Gay cop worries first Pride could be his last after Black Lives Matter calls for ban
Const. Chuck Krangle objected in an open letter to a float ban at Pride, as other police express desire to return to the parade.
It was a day of extreme emotions for Const. Chuck Krangle, a Toronto police officer and a former member of the Canadian Armed Forces.
Despite working in the city for eight years, Krangle, who is openly gay, had never been to Toronto’s Pride parade. But this year brought his chance to attend when he was assigned to work Sunday’s parade.
Krangle was blown away — by the spectacle, by the fun, and by the number of fellow officers taking part.
“I was like ‘woah, what a coming together,’ ” Krangle, 30, said in an interview. “I had no idea that there were that many cops that march in this, from all different agencies,” he said, adding that one of the highlights was speaking with Toronto police chief and parade-goer Mark Saunders.
But by the time Krangle, who is a community response officer, finished his shift, there had been a change in tone: following a mid-parade protest by members of Black Lives Matter Toronto, Pride organizers seemed to agree to make a number of changes to improve the event — including banning police floats and booths. (Pride executive director Mathieu Chantelois said Monday that his signing of the demands was not binding on Pride.)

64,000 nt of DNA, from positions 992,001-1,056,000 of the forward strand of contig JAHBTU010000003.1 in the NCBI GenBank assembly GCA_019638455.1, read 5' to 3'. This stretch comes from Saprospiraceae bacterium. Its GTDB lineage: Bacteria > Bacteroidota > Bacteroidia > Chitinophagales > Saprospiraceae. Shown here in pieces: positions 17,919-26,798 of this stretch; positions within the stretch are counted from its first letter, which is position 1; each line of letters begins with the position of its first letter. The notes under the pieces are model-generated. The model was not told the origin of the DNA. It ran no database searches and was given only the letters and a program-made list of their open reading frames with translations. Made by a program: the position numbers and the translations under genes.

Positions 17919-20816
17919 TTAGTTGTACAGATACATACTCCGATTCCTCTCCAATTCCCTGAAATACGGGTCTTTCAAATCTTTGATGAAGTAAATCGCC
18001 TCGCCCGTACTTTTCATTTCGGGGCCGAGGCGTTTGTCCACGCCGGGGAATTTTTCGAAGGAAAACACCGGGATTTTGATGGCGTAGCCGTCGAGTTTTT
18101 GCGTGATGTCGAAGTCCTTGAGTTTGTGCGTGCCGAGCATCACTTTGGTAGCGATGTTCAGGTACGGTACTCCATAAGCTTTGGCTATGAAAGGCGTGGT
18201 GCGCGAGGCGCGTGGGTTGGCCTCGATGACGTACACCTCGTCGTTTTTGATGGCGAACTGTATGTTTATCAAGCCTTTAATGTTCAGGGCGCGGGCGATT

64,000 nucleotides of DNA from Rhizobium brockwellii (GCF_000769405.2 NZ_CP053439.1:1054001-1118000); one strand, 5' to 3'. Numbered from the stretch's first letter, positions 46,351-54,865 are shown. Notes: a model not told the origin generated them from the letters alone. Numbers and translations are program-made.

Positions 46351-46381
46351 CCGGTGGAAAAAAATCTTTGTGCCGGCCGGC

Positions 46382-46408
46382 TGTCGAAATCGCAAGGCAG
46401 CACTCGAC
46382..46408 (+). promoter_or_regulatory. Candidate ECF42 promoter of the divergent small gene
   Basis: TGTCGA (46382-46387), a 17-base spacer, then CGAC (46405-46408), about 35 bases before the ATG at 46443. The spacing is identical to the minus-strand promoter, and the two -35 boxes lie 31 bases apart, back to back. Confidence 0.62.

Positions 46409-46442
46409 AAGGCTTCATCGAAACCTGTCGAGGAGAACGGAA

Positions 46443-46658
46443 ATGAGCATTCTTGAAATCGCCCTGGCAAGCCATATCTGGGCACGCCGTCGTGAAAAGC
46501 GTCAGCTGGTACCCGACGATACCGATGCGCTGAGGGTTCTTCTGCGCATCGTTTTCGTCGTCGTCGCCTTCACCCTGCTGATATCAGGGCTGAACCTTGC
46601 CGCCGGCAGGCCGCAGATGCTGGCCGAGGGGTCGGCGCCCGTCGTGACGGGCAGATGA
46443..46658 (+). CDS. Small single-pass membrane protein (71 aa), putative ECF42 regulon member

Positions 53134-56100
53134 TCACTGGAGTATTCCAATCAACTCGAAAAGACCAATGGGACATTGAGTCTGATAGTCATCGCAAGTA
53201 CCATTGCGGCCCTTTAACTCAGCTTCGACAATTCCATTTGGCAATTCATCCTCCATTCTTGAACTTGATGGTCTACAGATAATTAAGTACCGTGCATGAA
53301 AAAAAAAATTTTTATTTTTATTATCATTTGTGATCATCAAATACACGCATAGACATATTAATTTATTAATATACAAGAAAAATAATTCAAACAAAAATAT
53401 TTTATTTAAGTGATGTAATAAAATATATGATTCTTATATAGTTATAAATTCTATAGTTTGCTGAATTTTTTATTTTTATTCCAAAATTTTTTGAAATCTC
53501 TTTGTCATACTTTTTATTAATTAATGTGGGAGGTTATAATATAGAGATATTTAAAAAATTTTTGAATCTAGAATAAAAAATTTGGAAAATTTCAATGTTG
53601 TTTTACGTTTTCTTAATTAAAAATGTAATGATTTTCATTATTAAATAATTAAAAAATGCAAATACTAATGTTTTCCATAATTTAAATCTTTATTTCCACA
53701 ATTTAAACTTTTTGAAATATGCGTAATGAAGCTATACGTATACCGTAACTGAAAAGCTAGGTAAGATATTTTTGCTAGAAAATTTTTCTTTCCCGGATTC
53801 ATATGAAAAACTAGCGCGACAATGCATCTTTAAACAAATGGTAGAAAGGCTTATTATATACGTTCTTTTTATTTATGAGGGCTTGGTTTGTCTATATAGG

Having just participated in his first Pride, Krangle worried it might be his last. The move prompted the officer to pen an open letter to Pride Toronto, expressing his concerns about keeping officers like him from visibly participating.
“I do not speak for the police, and I do not speak for the LGBTQ community. I speak as an individual, one who saw his first PRIDE, only to be excluded from the next,” Krangle wrote in his letter. “Exclusion does not promote inclusion.”